Meeting the objectives of the mission is extensive. I will discuss two of the means to meet the mission. First, due to my ability to travel throughout Combined Joint Operational Area (East Africa) I am able to identify the religious atmospherics within the region. I am able to identify fault lines between Christian and Muslims groups, fault lines within exclusively Christian groups and/or Muslim group as well as the tension points. For example, talking with Evangelical Protestant ministers their fear is that Uganda will be enacting a law that Sharia law will be part of the Constitution. With the fear came anxiety about their own security in Uganda and strong negative view towards Muslims. The purpose is to gage the atmospherics and in the future such information can be useful. In the meantime if possible due to one’s skill try to address the concerns in order to lessen the tension points. Out of this process can come a greater understanding and appreciation for the other. And through this process of engagement is the ability to identify Christian and Muslim leaders who share the same goal for peace and stability.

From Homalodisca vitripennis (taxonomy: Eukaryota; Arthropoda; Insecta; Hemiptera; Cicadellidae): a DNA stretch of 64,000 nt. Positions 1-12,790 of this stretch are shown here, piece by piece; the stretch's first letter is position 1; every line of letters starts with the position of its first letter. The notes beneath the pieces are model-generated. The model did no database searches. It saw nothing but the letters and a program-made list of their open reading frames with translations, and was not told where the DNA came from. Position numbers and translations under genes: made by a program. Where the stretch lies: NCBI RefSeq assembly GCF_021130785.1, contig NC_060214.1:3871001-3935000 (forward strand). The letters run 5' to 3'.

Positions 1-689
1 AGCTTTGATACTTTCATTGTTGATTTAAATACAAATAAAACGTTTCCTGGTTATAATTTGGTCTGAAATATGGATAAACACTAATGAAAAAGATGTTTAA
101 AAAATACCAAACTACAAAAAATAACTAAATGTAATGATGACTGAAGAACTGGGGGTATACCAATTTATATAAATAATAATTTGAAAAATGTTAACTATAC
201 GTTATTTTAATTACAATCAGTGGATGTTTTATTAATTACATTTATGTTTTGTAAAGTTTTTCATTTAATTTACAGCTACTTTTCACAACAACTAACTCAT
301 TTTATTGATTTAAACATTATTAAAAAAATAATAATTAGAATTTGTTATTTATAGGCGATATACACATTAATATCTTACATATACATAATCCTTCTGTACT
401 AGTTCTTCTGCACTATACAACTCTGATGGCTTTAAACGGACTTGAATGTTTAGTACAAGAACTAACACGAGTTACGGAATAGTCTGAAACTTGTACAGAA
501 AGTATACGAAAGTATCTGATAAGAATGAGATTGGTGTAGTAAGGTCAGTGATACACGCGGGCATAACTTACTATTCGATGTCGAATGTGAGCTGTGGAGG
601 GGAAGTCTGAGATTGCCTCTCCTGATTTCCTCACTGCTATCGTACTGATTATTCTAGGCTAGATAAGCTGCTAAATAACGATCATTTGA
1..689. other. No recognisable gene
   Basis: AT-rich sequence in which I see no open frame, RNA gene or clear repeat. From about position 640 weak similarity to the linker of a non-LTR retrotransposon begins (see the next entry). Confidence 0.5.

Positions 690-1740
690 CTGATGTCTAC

Once identified to bring them together to start working on joint projects. The conversation about religion is essential, interfaith dialogue is necessary but the conversation must turn into action. The cause for instability and the lack of peace in East Africa is grassroots issues – lack of opportunities for African youth, poverty, HIV, etc. The role of the chaplain is to facilitate bringing like minded individuals and/or groups, Christian and Muslim, who want to address the hard core issues that are the root causes for lack of peace and stability. The role chaplain is then to work with US Embassy officials in the respective nations to introduce the collective working group of Muslim and Christians to funding sources. The chaplain is very much involved in the 3 D process (Defense, Diplomacy and Development). By working on joint project Christians and Muslims will become inter-dependent on another, therefore, Africa for Africans. Such joint projects have the potential to become self sustaining. This has broader ramifications because it demonstrates to the ‘world’ that Muslim and Christian can live next to each and to work together. The goal is to make violent extremism irrelevant. The goal is to fulfill Micah’s 4:3-4 vision: “And they shall beat their swords into ploughshares, and their spears into pruning shears; nation shall not lift up a sword against nation, nor shall they learn war anymore. But they shall sit every man under his vine and under his fig tree and none shall make them afraid: for the mouth of the Lord of hosts has spoken of it.”